House Committee Examines Anti-Semitism with Local Panel

From left: State Reps. Marty Flynn, Ryan Bizzarro, Kevin Boyle, Jared Solomon, Dom Costa and Pat Harkins attended the House Democratic Policy Committee public hearing. | Photo provided

State Rep. Kevin Boyle (D-District 172) hosted a House Democratic Policy Committee public hearing Nov. 28 to discuss how to combat the rise in anti-Semitic events in the Philadelphia area as well as raise awareness for other legislators.

Boyle planned the hearing in response to three high-profile acts of apparent anti-Semitism within the Greater Philadelphia area: desecrated tombstones at Mount Carmel Cemetery, rocks thrown through windows and other vandalism at Temple Menorah Keneseth Chai and an assailant who urinated on Congregation Beth Solomon.

Seventeen members of the state House Democratic Caucus attended the event from across Pennsylvania, joined by Policy Committee Chairman Mike Sturla (D-District 96) of Lancaster County.

“We had a real cross-section of the Democratic representatives in the state House in attendance, and it speaks to the focus and the concern of so many people, particularly elected representatives as it pertains to the national climate when it comes to discrimination and hatred,” Boyle said.

The panel discussion, which took place at Congregations of Shaare Shamayim with about 40 people in attendance, included Jeremy Bannett, associate regional director of the Anti-Defamation League; Naomi Adler, president and CEO of the Jewish Federation of Greater Philadelphia; Michele Foster, president-elect of Hadassah Greater Philadelphia; and Chuck Feldman, president of the Holocaust Awareness Museum and Education Center.

Panelists spoke about the increase of anti-Semitic attacks throughout the commonwealth, with testimonies from their respective local Jewish organizations.

“There’s been a lot of discussion nationally about hatred and an increase in discriminatory attacks, and there has not enough focus specifically on anti-Semitism,” Boyle noted. “We need to focus on rectifying and preventing future attacks.”

Bannett explained to the legislators a broad perspective of anti-Semitism in Pennsylvania, noting specific incidents to give a face to the statistics.

“We offered policy recommendations to encourage Pennsylvania lawmakers to create a comprehensive response to anti-Semitism in all forms of bigotry,” Bannett added, because when it comes to bigotry across the country, anti-Semitism is “often the canary in the coal mine.”

“It’s an indicator of the health of society as a whole, so everybody should be concerned about rising anti-Semitism.”

Some of the ADL’s policy recommendations include creating legislation modeled off of Act 70, which encourages anti-bias education in schools across the state; starting a Hate Crimes Prevention Task Force, made up of elected officials, law enforcement, advocates and other stakeholders to research hate crimes in Pennsylvania and more effectively investigate and respond to anti-Semitic and biased crime; encouraging mayors to sign on to the U.S. Conference of Mayors’ Compact to Combat Hate, an initiative to fight extremism and denounce all forms of hate; and modernizing harassment laws to include cyber harassment.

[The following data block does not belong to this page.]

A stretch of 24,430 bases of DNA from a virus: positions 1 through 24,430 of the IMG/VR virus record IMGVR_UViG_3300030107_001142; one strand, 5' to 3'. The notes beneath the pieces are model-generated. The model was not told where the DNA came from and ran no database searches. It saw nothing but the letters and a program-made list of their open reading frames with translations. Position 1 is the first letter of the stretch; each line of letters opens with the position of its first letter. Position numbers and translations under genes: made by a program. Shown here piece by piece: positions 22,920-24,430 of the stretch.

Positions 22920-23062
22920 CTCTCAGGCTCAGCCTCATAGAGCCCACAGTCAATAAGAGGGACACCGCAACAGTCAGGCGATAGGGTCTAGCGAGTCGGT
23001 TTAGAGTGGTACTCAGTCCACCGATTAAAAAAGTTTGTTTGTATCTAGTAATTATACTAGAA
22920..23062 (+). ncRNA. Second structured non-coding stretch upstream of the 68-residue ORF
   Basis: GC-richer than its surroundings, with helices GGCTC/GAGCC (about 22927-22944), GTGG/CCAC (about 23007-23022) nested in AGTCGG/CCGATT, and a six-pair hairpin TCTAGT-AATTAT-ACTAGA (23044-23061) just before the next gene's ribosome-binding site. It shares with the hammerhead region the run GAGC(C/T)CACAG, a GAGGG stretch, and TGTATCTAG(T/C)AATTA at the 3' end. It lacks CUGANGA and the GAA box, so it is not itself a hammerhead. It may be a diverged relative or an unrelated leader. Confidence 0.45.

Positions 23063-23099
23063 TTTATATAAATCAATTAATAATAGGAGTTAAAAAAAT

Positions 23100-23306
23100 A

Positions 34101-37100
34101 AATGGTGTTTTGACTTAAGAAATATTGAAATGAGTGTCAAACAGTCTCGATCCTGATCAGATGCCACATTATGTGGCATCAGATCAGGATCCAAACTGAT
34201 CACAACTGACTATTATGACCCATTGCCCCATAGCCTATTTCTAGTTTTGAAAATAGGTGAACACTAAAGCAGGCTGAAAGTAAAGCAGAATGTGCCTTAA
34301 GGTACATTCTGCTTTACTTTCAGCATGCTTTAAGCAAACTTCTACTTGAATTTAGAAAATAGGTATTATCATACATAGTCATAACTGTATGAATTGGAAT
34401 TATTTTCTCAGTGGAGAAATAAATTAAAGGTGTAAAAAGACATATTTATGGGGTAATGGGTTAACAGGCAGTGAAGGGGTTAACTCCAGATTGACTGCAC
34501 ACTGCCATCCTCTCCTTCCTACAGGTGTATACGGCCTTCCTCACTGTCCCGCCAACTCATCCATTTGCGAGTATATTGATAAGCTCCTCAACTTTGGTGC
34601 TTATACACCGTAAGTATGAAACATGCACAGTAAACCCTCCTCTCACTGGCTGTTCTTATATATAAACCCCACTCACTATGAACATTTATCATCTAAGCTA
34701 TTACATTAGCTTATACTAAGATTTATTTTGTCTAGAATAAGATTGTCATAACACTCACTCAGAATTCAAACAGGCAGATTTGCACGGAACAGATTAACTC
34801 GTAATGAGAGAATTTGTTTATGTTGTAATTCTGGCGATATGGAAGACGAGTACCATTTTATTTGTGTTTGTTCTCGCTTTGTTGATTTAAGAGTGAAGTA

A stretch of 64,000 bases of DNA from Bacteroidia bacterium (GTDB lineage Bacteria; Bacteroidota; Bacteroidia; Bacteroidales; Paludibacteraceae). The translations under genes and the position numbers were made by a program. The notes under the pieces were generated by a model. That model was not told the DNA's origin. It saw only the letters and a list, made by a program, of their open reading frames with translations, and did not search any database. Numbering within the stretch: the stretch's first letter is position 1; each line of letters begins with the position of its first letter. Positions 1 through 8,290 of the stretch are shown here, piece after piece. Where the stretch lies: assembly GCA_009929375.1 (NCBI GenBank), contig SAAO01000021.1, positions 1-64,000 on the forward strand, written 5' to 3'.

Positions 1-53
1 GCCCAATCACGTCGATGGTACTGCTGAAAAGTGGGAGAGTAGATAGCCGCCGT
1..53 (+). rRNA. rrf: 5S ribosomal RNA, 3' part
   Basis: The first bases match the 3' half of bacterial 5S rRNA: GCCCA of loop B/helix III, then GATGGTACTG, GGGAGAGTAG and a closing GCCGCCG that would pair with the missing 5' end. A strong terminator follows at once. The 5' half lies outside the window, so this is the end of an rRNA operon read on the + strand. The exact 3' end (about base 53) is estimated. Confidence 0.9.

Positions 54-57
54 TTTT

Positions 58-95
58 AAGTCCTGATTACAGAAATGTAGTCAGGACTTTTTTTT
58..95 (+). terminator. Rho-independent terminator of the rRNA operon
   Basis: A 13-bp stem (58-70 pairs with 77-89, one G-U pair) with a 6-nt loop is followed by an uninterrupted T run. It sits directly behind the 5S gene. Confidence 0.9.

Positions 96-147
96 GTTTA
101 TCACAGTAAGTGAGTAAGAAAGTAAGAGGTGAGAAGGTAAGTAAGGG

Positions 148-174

Bannett said the increase in anti-Semitic events stems from the emboldened words anti-Semites and white supremacists are spewing — citing the election and presidency of Donald Trump as an empowering moment for them.

“You can see the direct result of this on the ground,” he said. When Trump deemed blame on “both sides” after Charlottesville, the ADL reported the largest spike of anti-Semitic incidents — 221 of the 306 nationwide incidents during the third quarter occured after Charlottesville.

Feldman noted to the legislators, who came from as far as Erie and Scranton, that the Holocaust Awareness Museum and Education Center provides Skype-in programs with Holocaust survivors for schools to share Holocaust education in their districts.

“We need to let young people know, especially, about the history of what hatred and intolerance and bigotry can create,” he said, “and to encourage the students not only to gain the knowledge but to share the knowledge with their friends and family — to be upstanders, not bystanders.”

Feldman applauded Boyle and his brother, U.S. Rep. Brendan Boyle (D-District 13), who often support issues affecting the Jewish community, like sponsoring Holocaust and genocide education across the state.

Even while explaining what HAMEC does and sharing short video testimonials from survivors, Feldman noticed a parallel between the legislators and young students.

“Their response was to watch it silently transfixed,” he said. “They gave the same response that the thousands of students give when they’re sitting in classrooms and auditoriums.”

More often than not, students bombard the survivors after their talks with admiration and hugs as if they’re rock stars, Feldman said, but teachers have emphasized to him how it has continued to impact their lives year after year.

He hopes the legislators walked away with the same feeling.

“This is a vitally important issue, and they should do whatever they can do to legislate against hate crimes,” he said. “The fact that people came from all over the state to participate in this panel and to hear from organizations that are very active in the Jewish community is a very positive sign.” 

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